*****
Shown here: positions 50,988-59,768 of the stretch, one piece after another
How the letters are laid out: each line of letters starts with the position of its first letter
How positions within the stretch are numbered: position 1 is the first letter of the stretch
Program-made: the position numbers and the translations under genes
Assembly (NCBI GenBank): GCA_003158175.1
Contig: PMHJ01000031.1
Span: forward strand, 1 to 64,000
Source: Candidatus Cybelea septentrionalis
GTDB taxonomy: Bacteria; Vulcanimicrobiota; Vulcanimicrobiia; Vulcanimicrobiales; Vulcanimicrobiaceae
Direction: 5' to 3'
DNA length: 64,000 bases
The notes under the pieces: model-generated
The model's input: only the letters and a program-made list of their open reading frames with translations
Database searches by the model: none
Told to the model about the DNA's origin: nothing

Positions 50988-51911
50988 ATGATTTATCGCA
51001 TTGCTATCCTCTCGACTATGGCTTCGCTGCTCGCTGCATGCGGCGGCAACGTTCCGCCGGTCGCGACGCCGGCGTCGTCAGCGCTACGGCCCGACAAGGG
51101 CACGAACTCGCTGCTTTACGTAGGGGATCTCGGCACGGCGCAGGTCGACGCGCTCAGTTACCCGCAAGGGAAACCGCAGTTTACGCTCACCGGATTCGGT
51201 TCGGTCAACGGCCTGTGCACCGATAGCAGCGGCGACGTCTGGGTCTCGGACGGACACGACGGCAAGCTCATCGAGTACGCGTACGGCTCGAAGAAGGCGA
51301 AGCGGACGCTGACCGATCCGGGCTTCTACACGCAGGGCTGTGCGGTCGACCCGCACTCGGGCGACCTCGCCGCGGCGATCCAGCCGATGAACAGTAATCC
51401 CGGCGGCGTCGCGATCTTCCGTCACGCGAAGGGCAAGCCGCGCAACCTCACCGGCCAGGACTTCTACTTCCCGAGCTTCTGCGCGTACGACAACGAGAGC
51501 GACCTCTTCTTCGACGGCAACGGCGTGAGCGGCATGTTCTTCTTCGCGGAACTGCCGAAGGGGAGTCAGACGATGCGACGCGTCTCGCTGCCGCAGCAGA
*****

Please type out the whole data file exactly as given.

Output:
Shown here: positions 50,988-59,768 of the stretch, one piece after another
How the letters are laid out: each line of letters starts with the position of its first letter
How positions within the stretch are numbered: position 1 is the first letter of the stretch
Program-made: the position numbers and the translations under genes
Assembly (NCBI GenBank): GCA_003158175.1
Contig: PMHJ01000031.1
Span: forward strand, 1 to 64,000
Source: Candidatus Cybelea septentrionalis
GTDB taxonomy: Bacteria; Vulcanimicrobiota; Vulcanimicrobiia; Vulcanimicrobiales; Vulcanimicrobiaceae
Direction: 5' to 3'
DNA length: 64,000 bases
The notes under the pieces: model-generated
The model's input: only the letters and a program-made list of their open reading frames with translations
Database searches by the model: none
Told to the model about the DNA's origin: nothing

Positions 50988-51911
50988 ATGATTTATCGCA
51001 TTGCTATCCTCTCGACTATGGCTTCGCTGCTCGCTGCATGCGGCGGCAACGTTCCGCCGGTCGCGACGCCGGCGTCGTCAGCGCTACGGCCCGACAAGGG
51101 CACGAACTCGCTGCTTTACGTAGGGGATCTCGGCACGGCGCAGGTCGACGCGCTCAGTTACCCGCAAGGGAAACCGCAGTTTACGCTCACCGGATTCGGT
51201 TCGGTCAACGGCCTGTGCACCGATAGCAGCGGCGACGTCTGGGTCTCGGACGGACACGACGGCAAGCTCATCGAGTACGCGTACGGCTCGAAGAAGGCGA
51301 AGCGGACGCTGACCGATCCGGGCTTCTACACGCAGGGCTGTGCGGTCGACCCGCACTCGGGCGACCTCGCCGCGGCGATCCAGCCGATGAACAGTAATCC
51401 CGGCGGCGTCGCGATCTTCCGTCACGCGAAGGGCAAGCCGCGCAACCTCACCGGCCAGGACTTCTACTTCCCGAGCTTCTGCGCGTACGACAACGAGAGC
51501 GACCTCTTCTTCGACGGCAACGGCGTGAGCGGCATGTTCTTCTTCGCGGAACTGCCGAAGGGGAGTCAGACGATGCGACGCGTCTCGCTGCCGCAGCAGA